On the evening of March 23, 1918, the famous Chinese illusionist Chung Ling Soo shocked his audience when he suddenly called out in perfect English “Oh my God. Something’s happened. Lower the curtain.” Chung Ling Soo also known as William Ellsworth Robinson died the following day from the bullet wound he received on stage during a trick gone horribly wrong.
The trick in question, named “Condemned to Death by the Boxers*” was notoriously dangerous. In it, two assistants fired a gun at the magician point blank, which he then appeared to pluck right out of the air, sometimes with his teeth. What could possibly go wrong?
Lots of things, obviously.
The trick itself dates back all the way to the early 1600s, and has a history of performers being shot if not actually killed during the trick. The illusion relies on a combination of a trick gun designed to fire only blanks and a slight of hand “catch” by the magician.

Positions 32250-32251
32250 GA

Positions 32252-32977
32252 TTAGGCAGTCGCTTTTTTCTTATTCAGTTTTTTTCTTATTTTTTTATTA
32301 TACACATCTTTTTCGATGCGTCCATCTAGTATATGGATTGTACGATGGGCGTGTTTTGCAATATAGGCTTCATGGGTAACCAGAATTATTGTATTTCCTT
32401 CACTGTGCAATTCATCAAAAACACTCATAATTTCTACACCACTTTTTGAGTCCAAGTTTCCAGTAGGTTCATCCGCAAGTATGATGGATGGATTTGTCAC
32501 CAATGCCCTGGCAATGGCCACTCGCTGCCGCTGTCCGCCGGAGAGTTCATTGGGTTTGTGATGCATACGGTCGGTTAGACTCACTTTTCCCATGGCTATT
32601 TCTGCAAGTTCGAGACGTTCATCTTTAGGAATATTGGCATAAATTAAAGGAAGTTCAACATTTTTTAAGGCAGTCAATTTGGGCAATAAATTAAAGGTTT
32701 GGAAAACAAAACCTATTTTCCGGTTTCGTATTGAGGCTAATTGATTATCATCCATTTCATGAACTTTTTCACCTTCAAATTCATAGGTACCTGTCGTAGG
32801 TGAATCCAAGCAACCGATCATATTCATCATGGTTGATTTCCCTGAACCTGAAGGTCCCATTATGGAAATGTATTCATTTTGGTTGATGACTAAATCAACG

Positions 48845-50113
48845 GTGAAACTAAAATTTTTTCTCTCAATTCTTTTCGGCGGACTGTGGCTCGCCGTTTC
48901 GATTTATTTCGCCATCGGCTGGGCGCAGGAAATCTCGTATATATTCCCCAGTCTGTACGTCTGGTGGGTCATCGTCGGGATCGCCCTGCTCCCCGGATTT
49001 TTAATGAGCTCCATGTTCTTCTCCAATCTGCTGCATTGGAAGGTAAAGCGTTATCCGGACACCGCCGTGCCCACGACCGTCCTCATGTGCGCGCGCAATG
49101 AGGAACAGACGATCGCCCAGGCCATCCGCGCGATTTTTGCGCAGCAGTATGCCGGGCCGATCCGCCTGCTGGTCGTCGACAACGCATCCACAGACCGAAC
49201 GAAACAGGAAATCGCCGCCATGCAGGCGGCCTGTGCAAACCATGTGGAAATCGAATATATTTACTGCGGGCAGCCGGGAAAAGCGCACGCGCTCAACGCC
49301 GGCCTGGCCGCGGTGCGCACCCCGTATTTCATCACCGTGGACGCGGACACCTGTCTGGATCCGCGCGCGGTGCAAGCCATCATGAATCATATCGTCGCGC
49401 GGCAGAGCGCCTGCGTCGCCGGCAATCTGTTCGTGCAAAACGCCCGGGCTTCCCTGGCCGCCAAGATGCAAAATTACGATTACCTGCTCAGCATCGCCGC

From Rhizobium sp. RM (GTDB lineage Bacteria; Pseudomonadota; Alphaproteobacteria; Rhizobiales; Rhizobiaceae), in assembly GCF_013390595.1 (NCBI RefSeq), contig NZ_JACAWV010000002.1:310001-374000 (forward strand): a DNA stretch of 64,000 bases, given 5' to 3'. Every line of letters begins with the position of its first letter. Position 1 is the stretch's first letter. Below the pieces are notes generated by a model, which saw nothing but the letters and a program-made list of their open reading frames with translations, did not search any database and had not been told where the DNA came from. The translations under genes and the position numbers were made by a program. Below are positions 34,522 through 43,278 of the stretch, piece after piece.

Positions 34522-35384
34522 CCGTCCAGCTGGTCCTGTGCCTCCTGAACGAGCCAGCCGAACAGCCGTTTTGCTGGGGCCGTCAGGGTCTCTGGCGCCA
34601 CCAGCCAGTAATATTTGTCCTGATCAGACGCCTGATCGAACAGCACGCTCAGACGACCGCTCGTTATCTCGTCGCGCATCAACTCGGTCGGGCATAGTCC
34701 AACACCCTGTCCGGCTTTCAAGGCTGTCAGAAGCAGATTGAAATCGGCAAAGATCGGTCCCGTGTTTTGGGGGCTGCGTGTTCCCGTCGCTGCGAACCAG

On the fateful night, it was Robinson’s own fault. He had failed to properly clean and maintain the trick gun, resulting in a deadly accidental firing of an actual bullet, which hit him in the chest. The request to lower the curtain was the first time he had spoken on stage. He had so carefully maintained his act as the mysterious Chung Ling Soo that few, if anyone, in the audience knew that he was in fact an American vaudeville performer. He had modeled himself on a real Chinese magician called Ching Ling Foo, and in this form he found the success found the success that had eluded him as “Robinson, the Man of Mystery”, however short lived it turned out to be.
*The Boxers in question were his assistants, dressed as members of the “Righteous Fists of Harmony”, the Chinese opposition to the British in the Boxer Rebellion
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